When I say backup line, I mean a 2.5" that goes in behind the attack line for backup and protection. Primary function is protection of the attack team, stairwells, egress, etc. If the attack team needs bigger water, they can move up and nail it quickly. If the backup line becomes overly involved in attack, another backup team should move in to replace them.
    Even the burger-flippers at McDonald's probably have some McWackers.

  11. #11
    Forum Member

    Join Date
    Apr 2004
    Location
    Bossier Parrish, Louisiana
    Posts
    10,676

    Default

    I used 2" on a past department, and while it certainly had great knockdown power, it was honestly too much hose for most residental operations, especially if you ran short-staffed.

    It would take a good, hearty 3 man hose team to get it up to the second floor effectivly plus a 4th man at the door.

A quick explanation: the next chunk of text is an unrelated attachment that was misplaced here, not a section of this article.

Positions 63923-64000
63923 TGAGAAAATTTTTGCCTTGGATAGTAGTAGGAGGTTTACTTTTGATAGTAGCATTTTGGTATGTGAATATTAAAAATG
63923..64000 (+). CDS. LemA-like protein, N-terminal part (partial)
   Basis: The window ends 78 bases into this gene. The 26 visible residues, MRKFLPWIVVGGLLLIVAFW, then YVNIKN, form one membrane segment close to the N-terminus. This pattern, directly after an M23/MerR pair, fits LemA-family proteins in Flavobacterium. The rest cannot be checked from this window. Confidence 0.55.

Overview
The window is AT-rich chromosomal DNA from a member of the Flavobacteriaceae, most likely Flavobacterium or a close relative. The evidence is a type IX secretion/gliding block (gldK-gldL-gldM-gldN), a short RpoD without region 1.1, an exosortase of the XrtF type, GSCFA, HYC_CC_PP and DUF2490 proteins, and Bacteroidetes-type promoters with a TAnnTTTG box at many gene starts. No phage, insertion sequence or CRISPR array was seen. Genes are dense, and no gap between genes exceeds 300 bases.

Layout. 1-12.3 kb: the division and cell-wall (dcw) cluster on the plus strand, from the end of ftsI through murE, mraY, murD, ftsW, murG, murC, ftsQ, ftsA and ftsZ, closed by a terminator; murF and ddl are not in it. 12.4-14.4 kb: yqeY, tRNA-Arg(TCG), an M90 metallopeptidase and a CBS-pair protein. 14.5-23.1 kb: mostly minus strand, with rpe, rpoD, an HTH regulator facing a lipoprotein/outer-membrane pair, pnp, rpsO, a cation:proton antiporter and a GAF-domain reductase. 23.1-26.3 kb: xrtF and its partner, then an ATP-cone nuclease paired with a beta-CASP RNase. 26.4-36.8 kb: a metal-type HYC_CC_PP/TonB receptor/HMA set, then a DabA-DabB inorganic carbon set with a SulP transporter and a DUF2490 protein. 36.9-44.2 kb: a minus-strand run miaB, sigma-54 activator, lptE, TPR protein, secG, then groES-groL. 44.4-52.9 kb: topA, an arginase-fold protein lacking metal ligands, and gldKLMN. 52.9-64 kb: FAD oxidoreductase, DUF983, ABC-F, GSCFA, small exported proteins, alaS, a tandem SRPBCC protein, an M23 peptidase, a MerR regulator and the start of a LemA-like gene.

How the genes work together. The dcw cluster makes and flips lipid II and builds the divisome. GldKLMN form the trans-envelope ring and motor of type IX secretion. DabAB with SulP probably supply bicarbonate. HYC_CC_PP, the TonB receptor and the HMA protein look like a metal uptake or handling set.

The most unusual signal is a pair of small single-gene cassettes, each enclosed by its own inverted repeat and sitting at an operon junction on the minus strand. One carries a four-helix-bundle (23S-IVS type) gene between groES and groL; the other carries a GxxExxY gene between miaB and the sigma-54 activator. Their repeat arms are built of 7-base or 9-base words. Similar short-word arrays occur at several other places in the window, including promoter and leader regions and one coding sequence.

We used it as our only attack line, and it was definatly more line than you needed for you garden variety car and dumpster fire.

  12. #12

    Join Date
    Sep 2007
    Posts
    2

    Default 2-1/2" too big for average residential

    We had an old chief a number of years ago that ordered a 2-1/2" line into a small (aprox 800 sq. ft.) story and a half. Its next to impossible to maneuver that in a small space! A lot of cussing on the fireground, everyone was p***d off.

    One or two 1-3/4 attack lines is all that's needed on your average residential homes, we also lay backup lines. We now also have a Vindicator nozzle on our primary engine if more volume is needed. Still 1-3/4" but double your volume.

  13. #13
    Forum Member

    Join Date
    Jan 2007
    Posts
    12

    Default

    We have 1"3/4 crosslays on our engine, plus a trash line.
    We carry 800 ft. of 3" in the bed, with a 2" YZ bundle, and another Z bundle of 2." Each bundle is 200 ft.

    Just remember: Little fire:Little Water